Alex Derval et al v. Xaler,et al, No. 2:2019cv01881 - Document 38 (C.D. Cal. 2020)

Court Description: ORDER DENYING PLAINTIFFS MOTION FOR CLASS CERTIFICATION 15 by Judge Otis D. Wright, II . (lc) .Modified on 1/28/2020 (lc).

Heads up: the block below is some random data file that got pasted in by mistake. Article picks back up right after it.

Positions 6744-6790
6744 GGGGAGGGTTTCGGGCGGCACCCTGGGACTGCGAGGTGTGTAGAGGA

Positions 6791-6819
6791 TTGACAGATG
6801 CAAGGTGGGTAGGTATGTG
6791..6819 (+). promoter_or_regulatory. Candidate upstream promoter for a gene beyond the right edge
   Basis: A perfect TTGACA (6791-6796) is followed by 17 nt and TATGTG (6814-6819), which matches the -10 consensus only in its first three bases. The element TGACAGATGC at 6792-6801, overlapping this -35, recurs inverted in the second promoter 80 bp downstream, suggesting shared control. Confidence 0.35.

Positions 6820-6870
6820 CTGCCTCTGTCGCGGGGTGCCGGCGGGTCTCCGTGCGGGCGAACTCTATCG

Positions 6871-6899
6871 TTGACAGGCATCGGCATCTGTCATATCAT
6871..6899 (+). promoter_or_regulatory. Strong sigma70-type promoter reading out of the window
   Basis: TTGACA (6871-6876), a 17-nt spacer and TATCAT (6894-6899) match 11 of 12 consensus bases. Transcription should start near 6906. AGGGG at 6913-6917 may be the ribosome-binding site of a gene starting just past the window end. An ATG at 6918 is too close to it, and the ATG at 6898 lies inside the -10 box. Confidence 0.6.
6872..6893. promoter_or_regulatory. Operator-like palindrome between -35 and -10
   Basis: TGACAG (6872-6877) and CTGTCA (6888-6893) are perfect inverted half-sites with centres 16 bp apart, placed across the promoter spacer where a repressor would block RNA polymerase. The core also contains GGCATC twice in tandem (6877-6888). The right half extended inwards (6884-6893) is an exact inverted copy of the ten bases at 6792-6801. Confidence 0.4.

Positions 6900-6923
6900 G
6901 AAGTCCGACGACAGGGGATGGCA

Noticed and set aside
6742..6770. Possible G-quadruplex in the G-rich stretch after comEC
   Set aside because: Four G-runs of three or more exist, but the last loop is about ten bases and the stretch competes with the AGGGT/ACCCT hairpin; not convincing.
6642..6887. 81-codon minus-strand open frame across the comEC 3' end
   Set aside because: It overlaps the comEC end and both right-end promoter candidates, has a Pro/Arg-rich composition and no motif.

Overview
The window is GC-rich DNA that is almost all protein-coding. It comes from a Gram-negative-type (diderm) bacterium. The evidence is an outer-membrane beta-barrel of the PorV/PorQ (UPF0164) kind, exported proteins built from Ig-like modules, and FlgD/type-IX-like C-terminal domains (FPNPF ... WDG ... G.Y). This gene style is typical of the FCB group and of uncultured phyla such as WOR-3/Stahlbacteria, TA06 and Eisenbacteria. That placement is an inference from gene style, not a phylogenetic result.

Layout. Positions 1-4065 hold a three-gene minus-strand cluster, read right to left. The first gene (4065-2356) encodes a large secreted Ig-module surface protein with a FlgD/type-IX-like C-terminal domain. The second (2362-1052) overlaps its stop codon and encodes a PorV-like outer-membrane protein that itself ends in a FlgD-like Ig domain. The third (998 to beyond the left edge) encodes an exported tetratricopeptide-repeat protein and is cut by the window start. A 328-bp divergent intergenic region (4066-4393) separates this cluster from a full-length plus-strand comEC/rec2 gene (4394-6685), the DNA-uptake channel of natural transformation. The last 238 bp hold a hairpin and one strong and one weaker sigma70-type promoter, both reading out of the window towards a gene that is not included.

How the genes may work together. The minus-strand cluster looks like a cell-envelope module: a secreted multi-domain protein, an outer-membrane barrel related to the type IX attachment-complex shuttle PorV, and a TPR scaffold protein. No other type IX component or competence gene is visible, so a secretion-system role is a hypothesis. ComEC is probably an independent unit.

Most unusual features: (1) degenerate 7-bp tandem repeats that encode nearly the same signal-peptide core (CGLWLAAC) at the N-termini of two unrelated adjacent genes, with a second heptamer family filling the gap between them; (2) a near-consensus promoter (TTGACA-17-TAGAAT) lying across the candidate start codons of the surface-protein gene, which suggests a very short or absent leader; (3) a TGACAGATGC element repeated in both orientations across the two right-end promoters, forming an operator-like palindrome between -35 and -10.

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Alex Derval et al v. Xaler,et al Doc. 38 O 1 2 3 4 5 6 7 8 United States District Court Central District of California 9 10 11 Case 2:19-CV-01881-ODW (JEMx) ALEX DERVAL et al., 12 Plaintiff, 13 v. 14 XALER et al., ORDER DENYING PLAINTIFFS’ MOTION FOR CLASS CERTIFICATION [15] Defendants. 15 16 I. 17 INTRODUCTION 18 Plaintiffs Alex Derval and Morgan Simmons (“Plaintiffs”) move to certify the 19 class in this action seeking relief for Defendant Xaler’s alleged violations of the 20 Telephone Consumer Protection Act (“TCPA”) (“Motion”). 21 Certification (“Mot.”), ECF No. 15.) Plaintiffs allege that Xaler caused automated 22 text messages to be sent to their cellular phones without their express consent. 23 (Compl. ¶ 1; Mot. 5.) Xaler opposes. (Opp’n to Mot. (“Opp’n”), ECF No. 32.) For 24 the reasons that follow, the Court DENIES Plaintiffs’ Motion.1 (ECF No. 15.) (Mot. for Class 25 26 27 28 1 After considering the papers filed in connection with the Motion, the Court deemed the matter appropriate for decision without oral argument. Fed. R. Civ. P. 78(b); C.D. Cal. L.R. 7-15. Dockets.Justia.com II. 1 BACKGROUND 2 Xaler is a cannabis delivery company operating in Los Angeles County, in 3 Santa Monica, Venice, West Los Angeles, Beverly Hills, Culver City, and Marina Del 4 Rey. (Compl. ¶ 12, ECF No. 1; Decl. of Richard Nguyen (“Nguyen Decl.”) ¶¶ 1–2, 5 ECF No. 32-1.) Plaintiffs contend that Xaler has a “uniform policy of causing text 6 messages to be sent to consumers’ cellular telephones on Xaler’s behalf without prior 7 express consent.” (Mot. 1, 5.) Plaintiffs assert they and the class they seek to 8 represent have received numerous such unwanted messages despite requests that the 9 messages stop and that these automated text messages violate the TCPA. (Mot. 1, 5.) 10 Xaler responds that it sends its text message advertisements only to customers 11 who have consented to receive messages from Xaler. (Opp’n 1; Nguyen Decl. ¶ 4.) 12 The messages include the option to text “STOP” and stop receiving the messages. 13 (Opp’n 1; Nguyen Decl. ¶ 4.) However, an issue unique to AT&T customers prevents 14 a “STOP” request from processing and requires AT&T users to manually opt-out 15 through an online web portal. (Opp’n 1, 4; Nguyen Decl. ¶¶ 4–5.) AT&T users 16 continue to receive the text messages until they opt-out through the web portal. 17 (Opp’n 1; Nguyen Decl. ¶ 5.) 18 In March 2019, Plaintiffs initiated this putative class action asserting two causes 19 of action against Xaler for negligent and willful violation of the TCPA. (Compl. 20 ¶¶ 78–97.) Plaintiffs seek statutory damages and injunctive relief. (Compl. ¶¶ 99– 21 104.) Plaintiffs seek to certify the following class: All persons within the United States who had or have a number assigned to a cellular telephone service, who received at least one text message using an [automatic telephone dialing system] from [Xaler] between the date of filing this action and the four years preceding, where such text messages were sent and placed for the purpose of marketing where the recipient did not give their express consent to be contacted by [Xaler]. 22 23 24 25 26 (Mot. 8.) The Motion is fully briefed. (See Opp’n; Reply, ECF No. 36.)2 27 28 2 Plaintiffs object to Xaler’s opposition and request that the Court strike it on the basis that the opposition is untimely and thus prejudicial to Plaintiffs’ opportunity to reply. (Obj. 2–3, ECF 2 III. 1 LEGAL STANDARD 2 Whether to grant class certification is within the discretion of the court. 3 Bateman v. Am. Multi–Cinema, Inc., 623 F.3d 708, 712 (9th Cir. 2010). A cause of 4 action may proceed as a class action if a plaintiff meets the threshold requirements of 5 Rule 23(a) of the Federal Rules of Civil Procedure: numerosity, commonality, 6 typicality, and adequacy of representation. Fed. R. Civ. P. 23(a); Mazza v. Am. Honda 7 Motor Co., 666 F.3d 581, 588 (9th Cir. 2012). In addition, a party seeking class 8 certification must meet one of the three criteria listed in Rule 23(b). Wal–Mart Stores, 9 Inc. v. Dukes, 564 U.S. 338, 345 (2011). “Failure to prove any one of Rule 23’s 10 requirements destroys the alleged class action.” Schwartz v. Upper Deck Co., 183 11 F.R.D. 672, 675 (S.D. Cal. 1999) (citing Rutledge v. Elec. Hose & Rubber Co., 511 12 F.2d 668, 673 (9th Cir. 1975)). 13 Courts should certify a class only if they are “satisfied, after a rigorous 14 analysis,” that Rule 23 prerequisites have been met. Dukes, 564 U.S. at 350–51 15 (quoting Gen. Tel. Co. of Sw. v. Falcon, 457 U.S. 147, 161 (1982)). A court may not 16 conditionally certify a class “on the basis of a speculative possibility that it may later 17 meet the requirements.” Blackie v. Barrack, 524 F.2d 891, 901 (9th Cir. 1975). Nor 18 may a party rest on mere allegations, but must instead provide facts to satisfy Rule 19 23’s requirements. Doninger v. Pac. Nw. Bell, Inc., 564 F.2d 1304, 1309 (9th Cir. 20 1977). This showing is not onerous: “a district court need only consider ‘material 21 sufficient to form a reasonable judgment on each Rule 23(a) requirement.’” Sali v. 22 Corona Reg’l Med. Ctr., 909 F.3d 996, 1005 (9th Cir. 2018) (quoting Blackie, 524 23 F.2d at 901). 24 25 26 27 28 No. 33.) However, the Court provided Plaintiffs additional time to reply, thereby mitigating any potential prejudice. (Min. Order, ECF No. 35.) Accordingly, the Court declines to strike the opposition. Plaintiffs’ request to strike is DENIED. (ECF No. 33.) 3 1 IV. DISCUSSION 2 Plaintiffs’ Motion fails at the first step, numerosity. Fed. R. Civ. P. 23(a)(1). 3 Rule 23 requires that the class be “so numerous that joinder of all members is 4 impracticable.” Fed. R. Civ. P. 23(a)(1). “The numerosity requirement is not tied to 5 any fixed numerical threshold—it requires examination of the specific facts of each 6 case . . . .” Rannis v. Recchia, 380 F. App’x 646, 651 (9th Cir. 2010) (internal 7 quotation marks omitted) (noting that a 20-member class, though not precluded, 8 would be “a jurisprudential rarity”). Numerosity may be satisfied “[w]here the exact 9 size of the class is unknown but general knowledge and common sense indicate that it 10 is large.” Turcios v. Carma Labs., Inc., 296 F.R.D. 638, 645 (C.D. Cal. 2014). 11 However, the moving party must still “show some evidence of or reasonably estimate 12 the number of class members. Mere speculation as to satisfaction of this numerosity 13 requirement does not satisfy Rule 23(a)(1).” Schwartz, 183 F.R.D. at 681; see also 14 Siles v. ILGWU Nat’l Ret. Fund, 783 F.2d 923, 930 (9th Cir. 1986) (affirming denial 15 of class certification where plaintiff offered no evidence as to the number of potential 16 class members who suffered harm similar to plaintiff). 17 Although Plaintiffs allege the proposed class numbers in the thousands 18 (Compl. ¶ 80), Plaintiffs argue in their Motion papers that the number is in the 19 hundreds (Mot. 11) or “at least 20–40” potential class members (Reply 4). Plaintiffs 20 contend that numerosity is met because Xaler has “hundreds of reviews from different 21 customers” online at weedmaps.com. (Mot. 11.) To support this assertion, Plaintiffs 22 submit screenshots of seventy-eight Xaler reviews from weedmaps.com. (Decl. of 23 Alex Derval (“Derval Decl.”) ¶¶ 20–21, Ex. C (“Reviews”)), ECF Nos. 20, 23.) 24 Plaintiffs argue that hundreds of reviews mean hundreds of Xaler customers, all of 25 whom must have received text messages from Xaler. (Mot. 11.) Plaintiffs contend 26 that common sense dictates at least some of those customers must have received 27 unwanted text messages. (Mot. 11; Reply 5–6.) 28 4 1 Even accepting the authenticity of the website screenshots and assuming for the 2 sake of argument that each review was posted by a different, valid Xaler customer, the 3 Reviews support only that Xaler had seventy-eight customers. The Reviews do not 4 support that any of those customers received unwanted text messages, revoked 5 consent to receive messages, or continued to receive messages after revocation. 6 Evidence of possible class membership is not evidence of actual numerosity. See 7 Siles, 783 F.2d at 930 (affirming denial of certification of class consisting of plan 8 members who were denied benefits where plaintiff presented no evidence as to how 9 many of the 31,000 plan members were denied benefits in circumstances similar to the 10 plaintiff). “The mere fact that there are numerous [Xaler customers], standing alone, 11 is insufficient to show numerosity.” Diacakis v. Comcast Corp., No. C 11-3002 SBA, 12 2013 WL 1878921, at *5 (N.D. Cal. May 3, 2013) (concluding plaintiff failed to meet 13 numerosity requirement based on the fact that there were 649,576 subscribers, where 14 plaintiff did not offer evidence regarding the number of those subscribers who were 15 allegedly misled by defendant). Plaintiffs argue that the class definition also includes 16 non-customers, wrong numbers, and reassigned numbers, but similarly fail to offer 17 any support beyond mere speculation for the existence of potential class members 18 under these criteria. (See Reply 4–5.) 19 Although the Court need only make a “reasonable judgment” based on 20 Plaintiffs’ pleadings and supporting evidence, “[r]easonable judgments cannot be 21 made out of thin air; sufficient information to make such a judgment is a required 22 preliminary step.” Schwartz, 183 F.R.D. at 681 (citing Blackie, 524 F.2d at 901). 23 Plaintiffs have failed to provide sufficient information here and, accordingly, have 24 failed to satisfy the numerosity requirement of Rule 23(a)(1). 25 26 As the Court finds that Plaintiffs have failed to meet the numerosity requirement, it does not address the remaining requirements for class certification. 27 28 5 V. 1 2 3 CONCLUSION For the foregoing reasons, the Court DENIES Plaintiffs’ Motion for Class Certification. (ECF No. 15.) 4 5 IT IS SO ORDERED. 6 7 January 28, 2020 8 9 10 ____________________________________ OTIS D. WRIGHT, II UNITED STATES DISTRICT JUDGE 11 12 13 14 15 16 17 18 19 20 21 22 23 24 25 26 27 28 6